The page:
Sir Olaniwun Ajayi, a member of the Obafemi Awolowo political family in the First Republic and the chief of the Yoruba socio-political organisation, Afenifere has said that former president Olusegun Obasanjo denied being a Yoruba man at one time.
Sir Olaniwun Ajayi
Speaking in an interview, the Yoruba elder said when the Egbe Omo Yoruba (a cultural group) invited Obasanjo, he said, No, he was not a Yoruba man, adding that the former president did not like the Yoruba and had done a lot of bad things to them.
“Obasanjo had said that he was not a Yoruba man. Apart from that, he had not done well with our circle. He didn’t like us politically. He took a very prominent part in seeing to it that Awolowo did not win the presidential election against Shehu Shagari. The Yoruba did not like that and they did not vote for him during his first term (1999 to 2003). Since he was in charge of the caliphate, he used all the skills and strategies that he had to make himself president for the second term, irrespective of the feelings of the Yoruba people,” Olaniwun said.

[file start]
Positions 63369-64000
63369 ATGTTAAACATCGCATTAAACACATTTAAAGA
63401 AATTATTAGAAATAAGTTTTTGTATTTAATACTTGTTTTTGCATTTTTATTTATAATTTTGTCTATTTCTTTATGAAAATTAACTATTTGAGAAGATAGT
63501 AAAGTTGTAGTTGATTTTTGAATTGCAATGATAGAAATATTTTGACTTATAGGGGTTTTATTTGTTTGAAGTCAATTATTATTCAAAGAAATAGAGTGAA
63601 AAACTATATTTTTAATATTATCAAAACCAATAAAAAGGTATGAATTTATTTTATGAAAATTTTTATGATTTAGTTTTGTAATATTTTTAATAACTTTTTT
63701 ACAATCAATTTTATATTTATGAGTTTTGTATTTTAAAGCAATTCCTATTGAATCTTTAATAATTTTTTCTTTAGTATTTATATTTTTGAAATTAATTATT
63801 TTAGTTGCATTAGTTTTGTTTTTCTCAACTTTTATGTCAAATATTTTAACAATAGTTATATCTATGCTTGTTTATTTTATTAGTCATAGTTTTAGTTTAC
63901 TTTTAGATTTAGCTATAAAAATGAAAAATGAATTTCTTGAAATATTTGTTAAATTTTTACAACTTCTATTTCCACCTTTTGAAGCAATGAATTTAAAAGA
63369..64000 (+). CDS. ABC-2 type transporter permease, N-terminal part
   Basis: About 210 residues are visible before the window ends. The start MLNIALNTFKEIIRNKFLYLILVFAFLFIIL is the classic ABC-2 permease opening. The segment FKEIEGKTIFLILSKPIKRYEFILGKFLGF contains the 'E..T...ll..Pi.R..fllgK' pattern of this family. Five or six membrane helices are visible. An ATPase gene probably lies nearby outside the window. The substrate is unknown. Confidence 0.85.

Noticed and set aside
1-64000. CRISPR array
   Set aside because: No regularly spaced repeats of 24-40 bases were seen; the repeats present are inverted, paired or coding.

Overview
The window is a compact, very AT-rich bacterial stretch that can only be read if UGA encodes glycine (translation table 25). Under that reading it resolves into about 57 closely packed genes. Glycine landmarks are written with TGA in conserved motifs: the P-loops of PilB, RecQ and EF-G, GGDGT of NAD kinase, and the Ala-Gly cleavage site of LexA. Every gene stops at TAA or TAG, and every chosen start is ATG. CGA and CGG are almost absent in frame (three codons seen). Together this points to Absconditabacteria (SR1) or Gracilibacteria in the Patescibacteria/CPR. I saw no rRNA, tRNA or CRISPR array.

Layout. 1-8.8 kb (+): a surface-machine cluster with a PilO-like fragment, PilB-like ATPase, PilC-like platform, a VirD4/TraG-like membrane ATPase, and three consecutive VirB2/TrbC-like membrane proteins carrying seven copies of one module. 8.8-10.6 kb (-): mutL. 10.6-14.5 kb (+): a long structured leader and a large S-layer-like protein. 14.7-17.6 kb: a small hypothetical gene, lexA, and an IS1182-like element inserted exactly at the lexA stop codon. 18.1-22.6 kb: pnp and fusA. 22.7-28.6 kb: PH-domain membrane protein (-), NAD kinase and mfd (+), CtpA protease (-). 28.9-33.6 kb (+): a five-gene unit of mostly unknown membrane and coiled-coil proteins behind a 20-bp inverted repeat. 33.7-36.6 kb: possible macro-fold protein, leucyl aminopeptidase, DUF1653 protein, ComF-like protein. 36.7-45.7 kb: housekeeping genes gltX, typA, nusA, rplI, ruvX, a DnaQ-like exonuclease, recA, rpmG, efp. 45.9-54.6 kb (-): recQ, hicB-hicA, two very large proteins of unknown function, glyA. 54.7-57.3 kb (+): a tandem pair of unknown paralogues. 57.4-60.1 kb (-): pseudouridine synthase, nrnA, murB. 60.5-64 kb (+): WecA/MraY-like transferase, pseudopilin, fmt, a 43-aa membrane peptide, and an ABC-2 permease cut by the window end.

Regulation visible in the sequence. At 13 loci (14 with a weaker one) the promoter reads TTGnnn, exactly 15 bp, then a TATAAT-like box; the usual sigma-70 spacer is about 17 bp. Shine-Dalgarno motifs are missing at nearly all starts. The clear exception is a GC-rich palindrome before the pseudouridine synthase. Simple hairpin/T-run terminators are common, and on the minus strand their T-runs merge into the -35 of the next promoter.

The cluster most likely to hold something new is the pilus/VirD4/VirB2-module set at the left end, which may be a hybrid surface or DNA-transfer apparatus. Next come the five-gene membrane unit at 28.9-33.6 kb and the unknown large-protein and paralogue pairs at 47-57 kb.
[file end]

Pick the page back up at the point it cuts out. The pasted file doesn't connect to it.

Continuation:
He added that he had no knowledge if Obasanjo has shown any interest in the affairs of the Yoruba since then.
Speaking on speculations that Nigeria would disintegrate, Sir Olaniwun said we were never one in the first place and it was the British who put us together.
“Lord Lugard did a lot of evil to this country. After all, before 1914 we were not one; we were different countries. We had the Oyo Empire, the Benin Kingdom, Sokoto Empire, Ijebu Kingdom etc. They were what we had at that time. It was Lugard who put us together. We were just like Yudoslavia and the USSR.”
He explained that the proper thing for the nation to do now is to go confederation as our education, health care system, agriculture and road networks have suffered and we have lost enough since we were put together, adding that it has never paid off being together and it is by sheer act of patience and understanding that we remain in this country.
On whether the North does not add any value to the country, he said they have enjoyed what has been bequeathed to them by the British so much that it is very hard for them to let go.